Ford's New CEO Is Cleaning House

Ford CEO Jim Farley, left, with Bill Ford.
Ford CEO Jim Farley, left, with Bill Ford.
Photo: Getty Images (Getty Images)

Jim Farley’s first day as Ford’s new CEO is today. Related: There is also a big management shakeup.


The changes, according to Ford, will “drive growth, improve execution, speed transformation.” What this really means, as always with a management shakeup, is that Farley simply believes that other people would be better than the current people.

In total: Ford’s chief financial officer is out, its chief marketing officer is out, its chief information officer is out, and its vice president of manufacturing in Europe is out.

“During the past three years, under Jim Hackett’s leadership, we have made meaningful progress and opened the door to becoming a vibrant, profitably growing company,” Farley said. “Now it’s time to charge through that door.”

“During the past three years Jim Hackett has not turned Ford into a vibrant, profitably growing company” is what Farley meant. The casualties, from Ford’s press release:

John Lawler, 54, will become CFO today, overseeing the Finance and Ford Motor Credit organizations. Lawler will succeed Tim Stone, who has accepted a position as chief operating officer and chief financial officer at ASAPP Inc., a research-driven, artificial-intelligence software company. Stone will remain with Ford through Oct. 15 to ensure a smooth transition.


Jeff Lemmer, Ford’s chief information officer, will retire Jan. 1 after 33 years with the company. A successor for Lemmer as CIO, who will lead the Technology and Software platform, will be announced in the near future.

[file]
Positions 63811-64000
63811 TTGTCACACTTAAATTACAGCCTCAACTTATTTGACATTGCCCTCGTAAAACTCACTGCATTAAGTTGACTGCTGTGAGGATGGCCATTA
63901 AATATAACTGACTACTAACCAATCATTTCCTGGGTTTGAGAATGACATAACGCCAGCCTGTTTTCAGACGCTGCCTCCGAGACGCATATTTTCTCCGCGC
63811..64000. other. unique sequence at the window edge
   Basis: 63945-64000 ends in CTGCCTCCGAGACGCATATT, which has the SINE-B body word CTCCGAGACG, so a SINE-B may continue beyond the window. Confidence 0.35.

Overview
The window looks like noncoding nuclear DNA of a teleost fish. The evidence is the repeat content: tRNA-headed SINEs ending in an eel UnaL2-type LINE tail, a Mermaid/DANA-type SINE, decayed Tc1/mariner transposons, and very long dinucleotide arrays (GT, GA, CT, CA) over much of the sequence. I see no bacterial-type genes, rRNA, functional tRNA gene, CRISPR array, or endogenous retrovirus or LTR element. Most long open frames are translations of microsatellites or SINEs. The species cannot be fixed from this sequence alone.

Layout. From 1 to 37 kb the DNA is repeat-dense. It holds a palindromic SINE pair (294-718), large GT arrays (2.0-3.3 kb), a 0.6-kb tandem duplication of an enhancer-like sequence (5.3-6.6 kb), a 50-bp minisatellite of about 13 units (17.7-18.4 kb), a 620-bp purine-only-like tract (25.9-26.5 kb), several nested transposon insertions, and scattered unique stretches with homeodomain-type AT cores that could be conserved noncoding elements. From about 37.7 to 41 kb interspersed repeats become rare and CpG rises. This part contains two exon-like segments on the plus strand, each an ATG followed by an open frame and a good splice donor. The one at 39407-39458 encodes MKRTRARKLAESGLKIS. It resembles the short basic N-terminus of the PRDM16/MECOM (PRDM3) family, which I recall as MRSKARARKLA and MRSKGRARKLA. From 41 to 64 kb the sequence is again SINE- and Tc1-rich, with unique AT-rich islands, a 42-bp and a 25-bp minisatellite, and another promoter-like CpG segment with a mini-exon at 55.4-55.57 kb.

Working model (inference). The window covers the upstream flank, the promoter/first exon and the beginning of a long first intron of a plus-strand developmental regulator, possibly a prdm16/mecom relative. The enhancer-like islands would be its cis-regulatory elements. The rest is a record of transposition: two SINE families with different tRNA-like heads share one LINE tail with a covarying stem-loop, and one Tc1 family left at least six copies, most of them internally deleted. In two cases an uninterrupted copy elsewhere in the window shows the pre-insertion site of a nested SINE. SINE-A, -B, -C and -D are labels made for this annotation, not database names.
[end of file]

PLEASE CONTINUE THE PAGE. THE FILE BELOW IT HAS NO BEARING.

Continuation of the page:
Joy Falotico, 53, who has been president of Lincoln and Ford’s chief marketing officer for nearly three years, will be dedicated solely to further growing Ford’s luxury brand once a new chief marketing officer is named shortly. She will report to Kumar Galhotra, president, The Americas and International Markets.


Separately, in Europe, Dale Wishnousky, 57, vice president, Manufacturing, Ford of Europe, will retire at the end of the year. His career with the company started in 1987 and spanned key manufacturing and service leadership roles in multiple countries. Kieran Cahill, 53, previously director, Manufacturing and Strategic Projects, Ford of Europe, succeeds Wishnousky, effective immediately.

Hackett’s big moves as CEO—his biggest being getting rid of the sedans—have been sort of interesting, but more interesting will be how Farley deals with electrification. I don’t think today’s management moves tell us much more than there’s a new sheriff in town, but, as always, the proof is in the pudding or whatever.

News Editor at Jalopnik. 2008 Honda Fit Sport.


GMT800 Tahoe Guy

Firing everyone involved with the “no more cars” decision is equal parts smart and hilarious. It’s probably the best answer to his cousin Chris’s important question: